Lunch Hour Talks
About Lunch Hour Talks
A program of Lunch Hour Talks was instituted by the Library in 1995. The talks provide valuable publicity for the Library and a means of building on and connecting with its base of supporters. The talks are held at the City of Sydney Library, Customs House, Circular Quay, Sydney.
The talk itself usually runs from 12.15 until 1.00 with a short time for questions afterwards, but our audience usually arrives from 11.30 on to enjoy a chat, a sandwich and a tea or coffee. Everyone is welcome.
The cost is $16 for Library members and $22 for non-members. The cost includes a sandwich lunch. Payment can be made at the door. Please book by noon of the Monday before the talk by phoning the Library on (02) 9571 5359 or fill in the form on this page. A report on what lunch hour speakers had to say is published in the relevant Library newsletter. All newsletters from 2002 are on the website.
Speaker: Dr Sue Taffe
Topic: Letters From The Desert: Mary Montgomerie Bennett
Date: 15 August 2019
An under-recognised path-breaker in the long, tortuous journey towards recognition of Indigenous Australians, Mary Montgomerie Bennett moved from London in 1927 to Western Australia to work with the Wongutha people, desert dwellers on the Eastern Goldfields. She corresponded and worked closely with Jessie Street who was a member of the London Anti-Slavery Society and Shirley Andrews of the Victorian Council for Aboriginal Rights, resulting in the establishment of a Royal Commission.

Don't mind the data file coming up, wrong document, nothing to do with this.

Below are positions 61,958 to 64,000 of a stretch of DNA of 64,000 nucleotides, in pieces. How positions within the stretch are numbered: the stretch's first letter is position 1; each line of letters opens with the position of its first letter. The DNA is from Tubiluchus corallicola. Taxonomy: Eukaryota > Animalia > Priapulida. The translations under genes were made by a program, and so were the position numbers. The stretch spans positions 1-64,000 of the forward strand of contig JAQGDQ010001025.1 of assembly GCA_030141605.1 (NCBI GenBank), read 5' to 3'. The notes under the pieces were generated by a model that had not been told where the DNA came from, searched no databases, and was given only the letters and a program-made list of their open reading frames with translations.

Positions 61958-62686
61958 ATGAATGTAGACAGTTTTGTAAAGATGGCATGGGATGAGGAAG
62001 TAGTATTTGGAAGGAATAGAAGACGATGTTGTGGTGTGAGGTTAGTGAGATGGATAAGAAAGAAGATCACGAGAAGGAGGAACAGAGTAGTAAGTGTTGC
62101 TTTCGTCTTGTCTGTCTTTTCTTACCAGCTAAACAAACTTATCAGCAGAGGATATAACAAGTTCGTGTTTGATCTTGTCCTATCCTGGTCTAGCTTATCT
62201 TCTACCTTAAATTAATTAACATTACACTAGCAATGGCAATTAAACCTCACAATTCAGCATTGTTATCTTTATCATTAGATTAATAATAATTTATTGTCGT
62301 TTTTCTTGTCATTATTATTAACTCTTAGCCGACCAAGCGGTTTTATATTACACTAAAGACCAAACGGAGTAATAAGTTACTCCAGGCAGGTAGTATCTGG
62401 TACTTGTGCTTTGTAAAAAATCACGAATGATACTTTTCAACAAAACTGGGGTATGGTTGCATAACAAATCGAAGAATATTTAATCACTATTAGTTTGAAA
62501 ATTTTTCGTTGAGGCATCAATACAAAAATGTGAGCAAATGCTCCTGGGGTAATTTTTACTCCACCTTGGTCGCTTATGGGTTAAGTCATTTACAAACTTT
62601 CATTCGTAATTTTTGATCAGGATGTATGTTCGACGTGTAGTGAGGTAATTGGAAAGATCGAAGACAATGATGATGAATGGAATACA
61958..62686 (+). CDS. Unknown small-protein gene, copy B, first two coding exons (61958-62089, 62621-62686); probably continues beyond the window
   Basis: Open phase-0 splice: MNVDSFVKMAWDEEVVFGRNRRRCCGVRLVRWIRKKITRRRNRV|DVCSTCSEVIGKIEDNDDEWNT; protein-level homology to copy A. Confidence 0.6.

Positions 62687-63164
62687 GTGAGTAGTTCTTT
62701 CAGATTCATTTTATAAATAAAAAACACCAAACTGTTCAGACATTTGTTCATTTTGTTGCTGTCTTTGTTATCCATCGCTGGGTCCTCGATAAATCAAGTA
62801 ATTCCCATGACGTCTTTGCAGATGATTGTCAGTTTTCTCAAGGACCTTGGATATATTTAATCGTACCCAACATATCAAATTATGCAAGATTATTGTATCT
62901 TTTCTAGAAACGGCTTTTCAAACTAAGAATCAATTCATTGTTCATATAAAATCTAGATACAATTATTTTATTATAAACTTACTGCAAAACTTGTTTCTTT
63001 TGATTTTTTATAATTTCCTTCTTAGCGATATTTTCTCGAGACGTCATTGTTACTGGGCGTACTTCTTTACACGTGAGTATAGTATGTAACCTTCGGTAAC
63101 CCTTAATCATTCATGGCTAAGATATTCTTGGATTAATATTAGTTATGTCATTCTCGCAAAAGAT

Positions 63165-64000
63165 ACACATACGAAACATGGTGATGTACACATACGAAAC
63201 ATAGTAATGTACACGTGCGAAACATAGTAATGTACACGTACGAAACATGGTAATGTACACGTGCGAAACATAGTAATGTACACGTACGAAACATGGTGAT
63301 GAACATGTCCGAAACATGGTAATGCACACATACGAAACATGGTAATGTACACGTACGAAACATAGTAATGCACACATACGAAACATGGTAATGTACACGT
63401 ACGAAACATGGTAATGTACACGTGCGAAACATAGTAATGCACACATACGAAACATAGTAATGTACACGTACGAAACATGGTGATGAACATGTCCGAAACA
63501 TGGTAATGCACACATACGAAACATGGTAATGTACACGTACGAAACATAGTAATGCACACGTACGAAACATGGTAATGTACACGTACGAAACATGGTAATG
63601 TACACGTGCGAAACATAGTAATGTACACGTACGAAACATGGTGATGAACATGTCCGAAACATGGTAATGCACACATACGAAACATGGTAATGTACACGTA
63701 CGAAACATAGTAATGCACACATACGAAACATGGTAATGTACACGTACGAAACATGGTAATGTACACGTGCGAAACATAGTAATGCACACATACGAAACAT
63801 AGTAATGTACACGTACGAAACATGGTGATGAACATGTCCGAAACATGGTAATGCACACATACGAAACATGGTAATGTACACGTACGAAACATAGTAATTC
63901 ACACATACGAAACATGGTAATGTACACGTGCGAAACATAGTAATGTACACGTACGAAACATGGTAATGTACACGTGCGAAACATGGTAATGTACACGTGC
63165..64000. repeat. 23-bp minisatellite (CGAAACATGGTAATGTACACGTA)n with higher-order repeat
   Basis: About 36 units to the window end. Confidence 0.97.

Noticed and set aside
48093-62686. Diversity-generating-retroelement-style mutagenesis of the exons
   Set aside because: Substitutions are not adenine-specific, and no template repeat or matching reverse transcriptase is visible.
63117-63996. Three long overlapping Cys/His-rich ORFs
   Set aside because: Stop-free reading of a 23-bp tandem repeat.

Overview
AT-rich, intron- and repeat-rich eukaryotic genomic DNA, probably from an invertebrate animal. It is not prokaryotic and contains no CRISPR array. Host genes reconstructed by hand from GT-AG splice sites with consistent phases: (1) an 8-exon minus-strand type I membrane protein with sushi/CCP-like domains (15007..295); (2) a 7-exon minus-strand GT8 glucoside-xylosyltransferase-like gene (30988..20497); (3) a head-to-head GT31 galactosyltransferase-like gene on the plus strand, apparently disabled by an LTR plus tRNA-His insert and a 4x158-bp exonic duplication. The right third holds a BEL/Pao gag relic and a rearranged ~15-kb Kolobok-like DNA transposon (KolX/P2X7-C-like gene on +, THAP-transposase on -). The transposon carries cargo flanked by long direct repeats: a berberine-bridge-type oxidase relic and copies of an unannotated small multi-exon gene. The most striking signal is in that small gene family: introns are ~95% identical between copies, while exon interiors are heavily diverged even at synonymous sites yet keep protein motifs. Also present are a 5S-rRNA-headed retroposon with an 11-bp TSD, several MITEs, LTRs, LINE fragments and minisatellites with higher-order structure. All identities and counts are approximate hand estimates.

‘Letters Across the Desert’ is a Victorian Women’s Trust documentary film which captures the partnership between Mary and Shirley as they advocated for the rights of Indigenous Australians. Dr Sue Taffe, celebrated historian, is our lunch hour talk speaker and the author of ‘A White Hot Flame: Mary Montgomerie Bennett — Author, Educator, Activist for Indigenous Justice’. Sue was extensively interviewed for ‘Letters Across the Desert’.
Topic: Careering into Corrections — from housewife to prison officer
Date: Thursday 20 June 2019
Suburban housewife and mother Cleo Lynch, midway through an Arts degree majoring in Medieval English, experienced a life-changing event leading to a career in the NSW prison system. She became the inaugural manager of the first pre-release community-based facility for women in this jurisdiction.
In her memoir, Cleo tracks her career in corrections from its catalysts, through its various stages and locations, until her retirement 16 years later.